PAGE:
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Posted on Nov 6, 2007 in Front Page Features, Stuff We Like

Obituary – Gale Dean Morelock

By Armchair General

Gale Dean Morelock
Born: June 13, 1924 (Newton, Iowa)
Died: November 3, 2007 (Fulton, Missouri)

Like many young Americans of the “Greatest Generation,” Gale Morelock joined the U. S. Navy six months after Pearl Harbor, as an 18-year old straight out of high school. He served in the Pacific Theater for the duration of the war as a member of the Naval Armed Guard – an all volunteer, hazardous duty assignment that placed U. S. Navy 3-inch gun crews on merchant vessels transporting troops and supplies (often without warship escorts) throughout the theater. Morelock sailed to Australia, the Fiji Islands, India and the Aleutian Islands. During one voyage, two out of the three ships in his convoy were sunk by Japanese submarines. While Morelock was steaming around the Pacific, his future wife, Dorothy Hummel, was making B-26 bombers at the Maytag Washing Machine factory back home in Newton, Iowa. In fact, as in many families, all three Morelock brothers joined up – eldest brother, Gene lugged a BAR through Italy while middle brother, Jerry, was a bomber crew chief in the Army Air Force.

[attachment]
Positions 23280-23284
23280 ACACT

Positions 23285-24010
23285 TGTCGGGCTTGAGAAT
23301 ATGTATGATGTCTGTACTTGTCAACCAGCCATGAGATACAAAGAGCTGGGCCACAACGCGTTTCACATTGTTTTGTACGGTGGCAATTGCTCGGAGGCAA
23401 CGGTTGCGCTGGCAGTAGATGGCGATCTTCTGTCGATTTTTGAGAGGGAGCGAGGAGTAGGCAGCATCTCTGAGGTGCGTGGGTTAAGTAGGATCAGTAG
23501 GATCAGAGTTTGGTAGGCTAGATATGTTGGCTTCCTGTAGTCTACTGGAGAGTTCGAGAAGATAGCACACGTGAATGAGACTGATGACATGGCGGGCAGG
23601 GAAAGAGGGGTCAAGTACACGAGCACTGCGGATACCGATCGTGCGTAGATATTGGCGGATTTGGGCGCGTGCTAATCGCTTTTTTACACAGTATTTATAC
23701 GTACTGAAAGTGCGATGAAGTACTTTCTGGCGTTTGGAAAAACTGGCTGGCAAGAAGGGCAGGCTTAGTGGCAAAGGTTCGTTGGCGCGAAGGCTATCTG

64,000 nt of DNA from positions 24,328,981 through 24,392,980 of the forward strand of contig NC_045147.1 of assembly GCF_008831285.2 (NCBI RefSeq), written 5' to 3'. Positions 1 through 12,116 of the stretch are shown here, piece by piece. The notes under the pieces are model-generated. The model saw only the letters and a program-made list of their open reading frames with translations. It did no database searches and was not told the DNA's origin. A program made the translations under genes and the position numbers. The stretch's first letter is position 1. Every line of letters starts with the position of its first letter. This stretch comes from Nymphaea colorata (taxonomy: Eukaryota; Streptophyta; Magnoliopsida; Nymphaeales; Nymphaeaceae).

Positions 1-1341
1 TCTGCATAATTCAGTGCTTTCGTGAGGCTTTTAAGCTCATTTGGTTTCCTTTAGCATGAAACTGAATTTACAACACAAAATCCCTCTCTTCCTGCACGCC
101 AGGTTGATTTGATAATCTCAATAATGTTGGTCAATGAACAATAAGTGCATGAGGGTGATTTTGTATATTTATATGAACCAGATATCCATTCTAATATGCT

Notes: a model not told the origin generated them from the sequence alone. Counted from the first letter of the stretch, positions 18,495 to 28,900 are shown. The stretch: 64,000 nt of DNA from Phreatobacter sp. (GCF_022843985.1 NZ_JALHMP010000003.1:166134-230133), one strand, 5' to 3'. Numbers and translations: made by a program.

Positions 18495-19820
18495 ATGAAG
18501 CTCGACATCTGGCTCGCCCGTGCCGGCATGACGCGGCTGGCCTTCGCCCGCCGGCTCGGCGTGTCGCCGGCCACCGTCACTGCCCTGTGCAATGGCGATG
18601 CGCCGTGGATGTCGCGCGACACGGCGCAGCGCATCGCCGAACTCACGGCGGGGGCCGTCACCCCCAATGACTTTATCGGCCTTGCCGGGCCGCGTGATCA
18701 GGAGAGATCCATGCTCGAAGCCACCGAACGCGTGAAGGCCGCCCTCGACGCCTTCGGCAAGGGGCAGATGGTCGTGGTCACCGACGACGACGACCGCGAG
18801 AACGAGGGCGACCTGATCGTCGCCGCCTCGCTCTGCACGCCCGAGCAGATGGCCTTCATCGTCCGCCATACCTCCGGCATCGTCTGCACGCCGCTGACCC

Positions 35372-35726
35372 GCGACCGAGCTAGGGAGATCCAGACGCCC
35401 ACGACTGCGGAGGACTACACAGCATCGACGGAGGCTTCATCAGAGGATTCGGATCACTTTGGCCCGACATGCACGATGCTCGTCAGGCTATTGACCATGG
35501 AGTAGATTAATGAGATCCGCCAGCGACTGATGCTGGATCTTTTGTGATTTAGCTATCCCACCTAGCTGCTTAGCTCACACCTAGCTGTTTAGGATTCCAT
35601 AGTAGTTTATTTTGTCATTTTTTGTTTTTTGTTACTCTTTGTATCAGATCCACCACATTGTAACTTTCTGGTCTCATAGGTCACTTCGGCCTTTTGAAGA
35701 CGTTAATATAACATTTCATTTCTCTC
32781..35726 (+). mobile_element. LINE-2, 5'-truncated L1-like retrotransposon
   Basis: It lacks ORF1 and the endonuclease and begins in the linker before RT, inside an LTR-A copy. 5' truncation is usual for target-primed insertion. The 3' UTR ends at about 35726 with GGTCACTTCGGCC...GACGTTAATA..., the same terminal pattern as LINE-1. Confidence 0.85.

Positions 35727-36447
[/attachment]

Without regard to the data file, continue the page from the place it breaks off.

After the war, Morelock continued to serve, becoming a U. S. Army Warrant Officer and full-time technician for over twenty years in the Iowa and Florida National Guards. In 1963-65, both Morelock and his son, ACG Editor in Chief, Jerry Morelock, served together in the same Florida National Guard outfit – a rare “father-son team.”

As the Greatest Generation continues to depart this earth, it seems appropriate to pause and recognize one of those 16 million Americans who served in uniform during World War II. Rest in Peace.


  1. Jerry, so saddened to read of your father’s death. I only know him through the man you have become and would venture to say he was proud of his son. To have served together must have been a wonderful experience and I would like to hear more about that some day. Take care, and know that kind and compassionate thoughts are coming your way.

  2. Jerry, just wanted to know how your mother was doing.